I struggled with undiagnosed antenatal depression and antenatal anxiety. I felt like such a fraud. My husband and I had planned for this baby. I should have been overjoyed and glowing. Instead I walked around in a fog of self-hatred, irritability, and unrelenting worry. My internal monologue consisted of, “I should be happy, dammit!” Why couldn’t I enjoy this pregnancy? It was my final pregnancy, and we were giving our nearly three-year old daughter a sibling. Where was my pregnancy glow? Why did I feel like all I did was complain, vent and whine?
Why couldn’t I relax? I felt so much pressure to get my oldest potty trained before the new baby arrived. I felt like all loose ends needed to be tied up. I had to finish my toddler’s baby book before the new baby arrived. I had to make sure I was exercising daily. I had to maintain a tight control on my blood sugar. I had gestational diabetes with my first pregnancy, so I spent my final pregnancy watching my food intake. Every time I heard a comment about “eating for two”, I wanted to rage. I did not have that luxury of eating whatever I wanted. The meal plan made me miserable. If my numbers weren’t within the expected range, I immediately panicked. I was terrified that my daughter would struggle with complications from my gestational diabetes. Not even the ultrasound showing a healthy twenty week baby girl diminished those fears. I felt like I had no right to complain or worry. I knew what to expect. I needed to just suck it up and deal with it.
Like postpartum depression, antenatal depression looks different for each mama. My lovely friend Susan describes her antenatal depression like this. “I just remember feeling a crushing weight and numbness. I wanted to not be pregnant anymore and had thoughts of throwing myself down the stairs. That’s what sent me to a perinatal psychiatrist. All my joy left like I was in a vacuum – and I was suddenly convinced a new baby was the end of everything as I knew it.”
My experience of antenatal depression differed from Susan’s. My depression manifested itself in extreme irritability, bordering on rage. I had no patience for anything – traffic, my husband, my daughter, my parents and my sister, my friends, and my co-workers. One of the triggers for my rage was my daughter’s refusal to take naps on the weekends. I could barely control my reaction. I would yell and scream at my husband. I would need to leave the house to give myself an adult timeout. I still cringe when I remember an epic tantrum that occurred during my seventh month of pregnancy. I was at a concert at an outdoor venue. I cut in front of everyone waiting in line for the bathroom and for water, simply because I was pregnant. I was rude to everyone that day. I took out my rage on anyone in my path. This irritability and rage manifested itself in full-blown postpartum depression and postpartum anxiety after my youngest was born. I wish I had recognized these signs sooner. I could have treated this during my pregnancy when my initial struggle began.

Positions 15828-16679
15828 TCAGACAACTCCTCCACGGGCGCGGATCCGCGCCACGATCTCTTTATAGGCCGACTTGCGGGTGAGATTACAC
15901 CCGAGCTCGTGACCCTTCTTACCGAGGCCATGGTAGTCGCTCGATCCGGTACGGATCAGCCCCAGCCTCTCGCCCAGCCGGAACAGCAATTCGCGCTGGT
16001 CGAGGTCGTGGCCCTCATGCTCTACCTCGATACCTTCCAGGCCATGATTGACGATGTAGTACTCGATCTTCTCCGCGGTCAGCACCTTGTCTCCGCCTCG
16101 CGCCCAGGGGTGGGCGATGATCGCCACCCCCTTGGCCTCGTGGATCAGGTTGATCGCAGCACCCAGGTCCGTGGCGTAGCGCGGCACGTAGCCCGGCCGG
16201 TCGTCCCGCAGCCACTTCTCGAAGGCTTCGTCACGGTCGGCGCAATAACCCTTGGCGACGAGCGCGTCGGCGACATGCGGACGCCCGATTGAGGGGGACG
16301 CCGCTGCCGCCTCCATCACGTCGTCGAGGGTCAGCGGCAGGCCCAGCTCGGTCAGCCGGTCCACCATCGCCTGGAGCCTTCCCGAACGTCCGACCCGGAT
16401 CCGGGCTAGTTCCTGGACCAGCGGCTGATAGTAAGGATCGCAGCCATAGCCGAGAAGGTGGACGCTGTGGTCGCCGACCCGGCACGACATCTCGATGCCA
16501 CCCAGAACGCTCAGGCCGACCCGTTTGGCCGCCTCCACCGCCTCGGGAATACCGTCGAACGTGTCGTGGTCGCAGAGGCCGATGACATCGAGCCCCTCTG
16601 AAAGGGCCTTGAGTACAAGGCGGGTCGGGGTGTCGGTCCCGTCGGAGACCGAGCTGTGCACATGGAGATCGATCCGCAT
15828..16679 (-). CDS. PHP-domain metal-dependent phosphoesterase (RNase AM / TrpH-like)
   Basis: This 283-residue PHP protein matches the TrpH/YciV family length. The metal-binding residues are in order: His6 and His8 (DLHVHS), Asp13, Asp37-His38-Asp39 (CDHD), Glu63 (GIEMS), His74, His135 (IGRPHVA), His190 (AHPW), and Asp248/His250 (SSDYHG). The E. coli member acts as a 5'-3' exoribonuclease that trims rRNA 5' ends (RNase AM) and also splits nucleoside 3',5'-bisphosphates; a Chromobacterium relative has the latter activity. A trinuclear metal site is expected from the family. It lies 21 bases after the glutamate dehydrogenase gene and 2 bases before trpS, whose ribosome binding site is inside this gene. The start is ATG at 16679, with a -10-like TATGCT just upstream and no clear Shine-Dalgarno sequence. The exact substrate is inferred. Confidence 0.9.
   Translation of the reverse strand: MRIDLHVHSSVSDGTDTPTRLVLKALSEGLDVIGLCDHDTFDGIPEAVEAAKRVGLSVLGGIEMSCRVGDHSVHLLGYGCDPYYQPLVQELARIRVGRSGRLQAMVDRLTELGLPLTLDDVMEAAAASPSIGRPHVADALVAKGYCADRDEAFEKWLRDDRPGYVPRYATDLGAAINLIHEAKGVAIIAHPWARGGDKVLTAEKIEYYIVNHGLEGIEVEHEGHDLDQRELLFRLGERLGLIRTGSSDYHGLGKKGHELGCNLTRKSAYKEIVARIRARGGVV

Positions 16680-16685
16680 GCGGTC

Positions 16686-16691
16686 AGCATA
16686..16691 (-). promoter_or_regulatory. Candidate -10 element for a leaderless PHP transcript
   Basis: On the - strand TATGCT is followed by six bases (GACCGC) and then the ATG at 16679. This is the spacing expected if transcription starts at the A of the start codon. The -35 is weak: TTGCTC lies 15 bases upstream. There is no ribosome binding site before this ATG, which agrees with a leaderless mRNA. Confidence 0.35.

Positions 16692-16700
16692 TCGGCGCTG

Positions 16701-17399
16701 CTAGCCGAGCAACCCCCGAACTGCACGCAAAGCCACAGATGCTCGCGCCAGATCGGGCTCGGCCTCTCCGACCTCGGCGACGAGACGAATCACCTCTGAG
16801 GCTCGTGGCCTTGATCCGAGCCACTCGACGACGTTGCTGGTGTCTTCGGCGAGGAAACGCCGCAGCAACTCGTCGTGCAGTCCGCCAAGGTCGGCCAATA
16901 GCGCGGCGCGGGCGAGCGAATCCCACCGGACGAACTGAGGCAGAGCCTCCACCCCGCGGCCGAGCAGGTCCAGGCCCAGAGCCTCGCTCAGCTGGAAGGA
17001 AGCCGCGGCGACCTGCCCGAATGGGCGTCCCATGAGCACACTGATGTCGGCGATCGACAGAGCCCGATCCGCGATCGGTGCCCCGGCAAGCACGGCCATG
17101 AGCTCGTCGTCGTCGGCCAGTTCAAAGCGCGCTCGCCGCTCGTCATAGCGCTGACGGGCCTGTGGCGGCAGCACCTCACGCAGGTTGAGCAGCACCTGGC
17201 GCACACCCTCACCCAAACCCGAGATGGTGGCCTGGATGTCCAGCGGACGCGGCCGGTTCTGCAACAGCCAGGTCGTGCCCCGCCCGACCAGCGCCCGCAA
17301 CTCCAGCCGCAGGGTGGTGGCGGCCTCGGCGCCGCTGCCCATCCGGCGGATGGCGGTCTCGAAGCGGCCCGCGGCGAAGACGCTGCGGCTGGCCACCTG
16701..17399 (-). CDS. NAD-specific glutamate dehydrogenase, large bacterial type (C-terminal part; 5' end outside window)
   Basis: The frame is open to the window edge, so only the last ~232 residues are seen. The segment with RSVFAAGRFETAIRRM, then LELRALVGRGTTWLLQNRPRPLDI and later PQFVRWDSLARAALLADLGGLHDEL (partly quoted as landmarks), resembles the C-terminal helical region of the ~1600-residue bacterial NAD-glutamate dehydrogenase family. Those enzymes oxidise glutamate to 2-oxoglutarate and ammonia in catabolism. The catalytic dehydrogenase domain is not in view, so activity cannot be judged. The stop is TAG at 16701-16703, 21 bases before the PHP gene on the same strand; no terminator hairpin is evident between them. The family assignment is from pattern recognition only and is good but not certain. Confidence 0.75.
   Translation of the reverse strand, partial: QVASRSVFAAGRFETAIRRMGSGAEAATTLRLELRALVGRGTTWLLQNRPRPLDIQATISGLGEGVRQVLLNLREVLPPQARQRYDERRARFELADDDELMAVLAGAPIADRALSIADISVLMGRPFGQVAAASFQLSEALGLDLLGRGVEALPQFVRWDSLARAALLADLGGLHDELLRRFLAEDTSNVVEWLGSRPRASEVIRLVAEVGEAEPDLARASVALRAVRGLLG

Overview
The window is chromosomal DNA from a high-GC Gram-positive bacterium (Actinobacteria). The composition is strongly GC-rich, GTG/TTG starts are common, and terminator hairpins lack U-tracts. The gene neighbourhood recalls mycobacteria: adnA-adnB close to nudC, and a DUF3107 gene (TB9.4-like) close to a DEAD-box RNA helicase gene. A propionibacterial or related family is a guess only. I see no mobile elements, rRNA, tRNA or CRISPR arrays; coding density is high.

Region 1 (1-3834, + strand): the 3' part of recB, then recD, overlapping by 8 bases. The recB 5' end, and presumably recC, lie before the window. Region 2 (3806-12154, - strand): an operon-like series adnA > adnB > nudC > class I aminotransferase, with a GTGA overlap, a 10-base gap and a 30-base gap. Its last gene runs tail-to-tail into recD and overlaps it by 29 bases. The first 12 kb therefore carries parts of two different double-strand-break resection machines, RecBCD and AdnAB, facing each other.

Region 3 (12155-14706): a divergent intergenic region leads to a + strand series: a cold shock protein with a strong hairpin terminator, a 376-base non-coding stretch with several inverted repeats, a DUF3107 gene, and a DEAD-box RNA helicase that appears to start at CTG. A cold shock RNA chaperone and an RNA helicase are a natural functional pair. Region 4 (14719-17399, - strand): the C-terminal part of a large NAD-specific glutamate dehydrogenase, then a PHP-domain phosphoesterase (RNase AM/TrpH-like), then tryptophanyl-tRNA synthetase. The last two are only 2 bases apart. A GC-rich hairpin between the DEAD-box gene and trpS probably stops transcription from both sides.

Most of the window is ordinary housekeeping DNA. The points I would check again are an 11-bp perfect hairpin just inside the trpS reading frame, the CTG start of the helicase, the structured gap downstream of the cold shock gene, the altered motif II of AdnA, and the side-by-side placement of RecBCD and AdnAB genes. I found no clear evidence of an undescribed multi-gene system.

Antenatal depression and antenatal anxiety are not as widely known as the other perinatal mood disorders. We do moms a disservice when we fail to screen for depression and anxiety during pregnancy. We need to focus on both the needs of the mother and the needs of the baby. Mothers are vulnerable during both pregnancy and the postpartum period. Ask the pregnant mom how she is doing and really listen. I read this amazing piece that Andrew Solomon wrote regarding depression in pregnancy. Thank you Andrew for speaking up for both the mothers and the babies. If you are feeling fragile, do not read Andrew’s piece.